‘Professional huntress’ gets death threats over trophy pics of slain ‘farm animals’

A “professional huntress” who once interned as an accountant in the Big Apple is receiving death threats after triumphantly sharing photos of “farm animals” she killed on a hunting trip to Scotland.

Larysa Switlyk, 33 — who hosts the cable program “Larysa Unleashed” — posted an image of herself posing with four animals, including a dead goat, on her Instagram and Twitter feeds.

In a series of Instagram posts beginning Oct. 10 and ending on Tuesday, Switlyk posted photos of herself with her kills: two goats, a domestic sheep and a red deer stag.

“Beautiful wild goat here on the Island of Islay in Scotland,” Switlyk captioned one photo.

“Such a fun hunt!! They live on the edge of the cliffs of the island and know how to hide well. We hunted hard for a big one for 2 days and finally got on this group.”

She also posted an image of a fellow hunter, Jason, with the carcass of his “gold medal goat.”

In her post about the stag, she posed the animal in a way that made it appear alive — but her caption reveals otherwise.

“In awe of my Scottish Stag ~ can’t wait to bring it back to the castle for the chefs to cook it up!” she wrote.

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Critics were outraged.

“He’s f–king dead,” user @chrismoltisanti852 wrote in a caption. “How would you feel if people called you beautiful with a bullet in your head.”

“How about we chase them with guns and shoot them, we could call that hunting,” Sophie George commented on Twitter.

“Now let’s see you hunt something that can shoot back,” Nomen Dubium added.

National Sheep Association Scotland chairman John Fyall : “This is a concern. I would say that it looks like a farmed sheep has been killed for sport and that is not what we keep domesticated sheep in pastoral systems for,” the Scottish Farmer reported.

Even Judy Murray, mother of Scottish tennis star Andy Murray, slammed Switlyk’s online posts.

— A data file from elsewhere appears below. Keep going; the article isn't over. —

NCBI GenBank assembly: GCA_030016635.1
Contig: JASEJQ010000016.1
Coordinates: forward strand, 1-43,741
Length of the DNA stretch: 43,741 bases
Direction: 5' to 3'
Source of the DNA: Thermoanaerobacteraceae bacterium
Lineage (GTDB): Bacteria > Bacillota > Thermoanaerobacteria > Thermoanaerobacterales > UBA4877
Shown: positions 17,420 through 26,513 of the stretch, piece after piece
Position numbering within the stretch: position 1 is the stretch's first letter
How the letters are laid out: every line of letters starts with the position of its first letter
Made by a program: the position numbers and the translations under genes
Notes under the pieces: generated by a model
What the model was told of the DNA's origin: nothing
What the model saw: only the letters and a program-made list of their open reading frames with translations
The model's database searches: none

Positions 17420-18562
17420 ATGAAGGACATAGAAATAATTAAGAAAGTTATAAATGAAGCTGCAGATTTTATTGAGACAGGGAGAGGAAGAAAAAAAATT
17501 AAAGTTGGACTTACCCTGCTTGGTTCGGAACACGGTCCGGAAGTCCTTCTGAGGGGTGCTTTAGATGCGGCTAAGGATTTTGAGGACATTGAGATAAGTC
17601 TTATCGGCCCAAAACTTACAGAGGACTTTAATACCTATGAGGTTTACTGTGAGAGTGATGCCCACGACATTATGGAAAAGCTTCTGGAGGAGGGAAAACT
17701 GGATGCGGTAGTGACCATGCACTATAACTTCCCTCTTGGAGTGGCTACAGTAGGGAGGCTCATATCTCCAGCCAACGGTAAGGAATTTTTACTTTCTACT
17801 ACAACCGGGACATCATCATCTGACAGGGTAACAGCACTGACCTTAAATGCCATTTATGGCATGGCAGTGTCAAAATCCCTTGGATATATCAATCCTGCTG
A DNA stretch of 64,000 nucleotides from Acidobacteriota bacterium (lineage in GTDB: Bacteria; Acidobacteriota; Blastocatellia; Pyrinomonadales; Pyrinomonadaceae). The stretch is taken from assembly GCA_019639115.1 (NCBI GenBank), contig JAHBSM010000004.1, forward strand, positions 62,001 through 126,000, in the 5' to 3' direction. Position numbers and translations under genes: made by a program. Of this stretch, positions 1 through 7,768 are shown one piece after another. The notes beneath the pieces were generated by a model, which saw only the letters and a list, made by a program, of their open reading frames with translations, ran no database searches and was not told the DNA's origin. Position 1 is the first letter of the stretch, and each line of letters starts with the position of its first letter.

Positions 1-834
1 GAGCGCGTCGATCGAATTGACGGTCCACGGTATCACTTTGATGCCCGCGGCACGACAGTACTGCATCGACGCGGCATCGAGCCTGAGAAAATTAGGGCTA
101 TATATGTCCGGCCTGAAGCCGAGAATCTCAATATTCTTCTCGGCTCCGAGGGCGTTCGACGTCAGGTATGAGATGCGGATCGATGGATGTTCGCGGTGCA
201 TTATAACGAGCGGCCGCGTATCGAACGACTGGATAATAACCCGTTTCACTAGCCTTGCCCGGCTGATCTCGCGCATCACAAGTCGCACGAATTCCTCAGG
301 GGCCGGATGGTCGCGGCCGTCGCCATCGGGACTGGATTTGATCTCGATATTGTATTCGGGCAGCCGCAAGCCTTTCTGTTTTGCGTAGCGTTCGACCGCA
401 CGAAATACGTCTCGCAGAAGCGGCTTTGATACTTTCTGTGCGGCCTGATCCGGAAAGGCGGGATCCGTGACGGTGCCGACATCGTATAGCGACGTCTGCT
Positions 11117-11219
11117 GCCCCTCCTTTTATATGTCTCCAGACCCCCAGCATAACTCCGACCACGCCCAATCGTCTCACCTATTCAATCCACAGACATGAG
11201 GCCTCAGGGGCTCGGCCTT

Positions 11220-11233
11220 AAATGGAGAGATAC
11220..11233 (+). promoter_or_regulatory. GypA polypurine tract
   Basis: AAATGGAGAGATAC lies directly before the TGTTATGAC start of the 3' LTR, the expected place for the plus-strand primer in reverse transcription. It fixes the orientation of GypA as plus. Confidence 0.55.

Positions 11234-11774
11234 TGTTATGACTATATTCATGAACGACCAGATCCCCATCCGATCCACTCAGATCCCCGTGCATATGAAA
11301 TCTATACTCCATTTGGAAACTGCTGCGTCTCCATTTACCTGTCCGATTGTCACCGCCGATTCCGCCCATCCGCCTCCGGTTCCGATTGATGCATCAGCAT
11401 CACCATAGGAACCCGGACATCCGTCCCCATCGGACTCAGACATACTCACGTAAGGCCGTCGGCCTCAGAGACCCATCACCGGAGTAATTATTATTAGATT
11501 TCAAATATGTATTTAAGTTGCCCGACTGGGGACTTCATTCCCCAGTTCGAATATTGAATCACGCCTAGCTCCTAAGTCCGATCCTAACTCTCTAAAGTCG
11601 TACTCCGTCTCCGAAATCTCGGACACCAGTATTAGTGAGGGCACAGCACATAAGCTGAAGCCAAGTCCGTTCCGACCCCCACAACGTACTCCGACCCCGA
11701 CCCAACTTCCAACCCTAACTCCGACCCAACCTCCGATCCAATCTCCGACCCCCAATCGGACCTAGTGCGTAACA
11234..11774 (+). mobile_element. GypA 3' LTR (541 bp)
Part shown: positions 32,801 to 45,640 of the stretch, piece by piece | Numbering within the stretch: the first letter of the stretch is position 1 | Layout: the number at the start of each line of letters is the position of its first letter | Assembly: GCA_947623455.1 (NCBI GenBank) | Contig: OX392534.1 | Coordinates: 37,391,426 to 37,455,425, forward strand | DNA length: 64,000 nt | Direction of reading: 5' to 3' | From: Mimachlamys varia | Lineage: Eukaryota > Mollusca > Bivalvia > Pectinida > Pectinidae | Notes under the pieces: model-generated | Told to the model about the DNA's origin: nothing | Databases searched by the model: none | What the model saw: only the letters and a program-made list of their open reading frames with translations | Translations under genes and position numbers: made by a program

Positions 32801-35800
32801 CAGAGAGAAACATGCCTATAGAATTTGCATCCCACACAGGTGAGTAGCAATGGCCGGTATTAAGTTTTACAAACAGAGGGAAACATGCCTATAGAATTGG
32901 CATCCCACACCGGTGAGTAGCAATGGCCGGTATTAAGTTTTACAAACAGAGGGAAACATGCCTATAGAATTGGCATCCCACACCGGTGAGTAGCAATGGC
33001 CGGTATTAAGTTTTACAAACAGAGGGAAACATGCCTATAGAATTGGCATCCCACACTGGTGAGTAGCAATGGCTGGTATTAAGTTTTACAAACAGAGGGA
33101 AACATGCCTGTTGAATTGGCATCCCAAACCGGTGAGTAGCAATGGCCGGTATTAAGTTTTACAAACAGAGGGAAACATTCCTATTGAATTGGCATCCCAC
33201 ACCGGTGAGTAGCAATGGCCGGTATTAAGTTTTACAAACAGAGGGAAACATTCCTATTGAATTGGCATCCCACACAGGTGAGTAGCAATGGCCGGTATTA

“A unique hunt?” she wrote. “Disgraceful. It’s a goat. And it’s in Scotland. On a beautiful island. Stop this pls @scotgov.”

Still, a day later, Switlyk remained unrepentant when she crowed that she was leaving for another hunting trip.

“My ride has arrived ~ I’m headed out on a bush plane for my next hunting adventure and will be out of service for 2 weeks,” she wrote. “Nothing better than disconnecting from this social media driven world and connecting back with nature. Hopefully that will give enough time for all the ignorant people out there sending me death threats to get educated on hunting and conservation. FYI, I was in Scotland over a month ago….”

Several tourism companies allow visitors to stalk and shoot wild goats in Islay, Dumfries, Galloway and other areas of the UK, the BBC reported.

Wild goats have no natural predators and are considered an invasive, non-native species in the area, according to the report.

Hunting them on private land is legal — and many of the animals have been culled in controversial efforts to decrease their population. Contraceptive darts have also been used to stop them from reproducing, the outlet reported.

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Still, Mark Russell, the Scottish government’s Brexit secretary, called Switlyk’s posts horrific and demanded that goat hunting in Islay be immediately halted.

He called Switlyk’s goat hunting worse than red deer kills — which he said were “very firmly regulated” and “you don’t see people glorifying in it very often.”

The British Association for Shooting and Conservation has also condemned Switlyk’s posts, according to a statement issued to The Telegraph.

“By choosing to use social media to tell the world about her exploits hunting goats and other animals on the small Scottish island of Islay, [Switlyk] has found herself thrust onto the news pages of … a host of other papers and websites,” spokesman Garry Doolan said. “And it doesn’t make pleasant reading.”

“All our hard work and good intentions can be undone in an instant on social media,” he added. “It has the power to educate and inform. It also has the power to alienate vast swathes of the population, the very people we need to get onside — and keep onside — if shooting is to survive the challenges ahead.”

The Scottish government does “understand the concerns raised by these images,” and its environmental secretary will “consider whether any clarification of or changes to the law might be required,” according to the report.

Meanwhile, a petition has been launched to Scottish Parliament demanding a ban on trophy hunting in Scotland following Switlyk’s photos of her hunts — “senseless acts which are at odds with the peaceful surroundings of the island, and the nation.”

“Ms Switlyk has used her photos to advertise hunting experience tours to an American and international audience,” the petition said. “Trophy Hunting taints the image of our valued tourist industry, and puts the beauty of our long established natural habitat at risk.”

By Friday morning, the petition had racked up more than 4,900 of its 5,000 anticipated signatures.

Switlyk left her internship at PricewaterhouseCoopers to pursue hunting, her website says.

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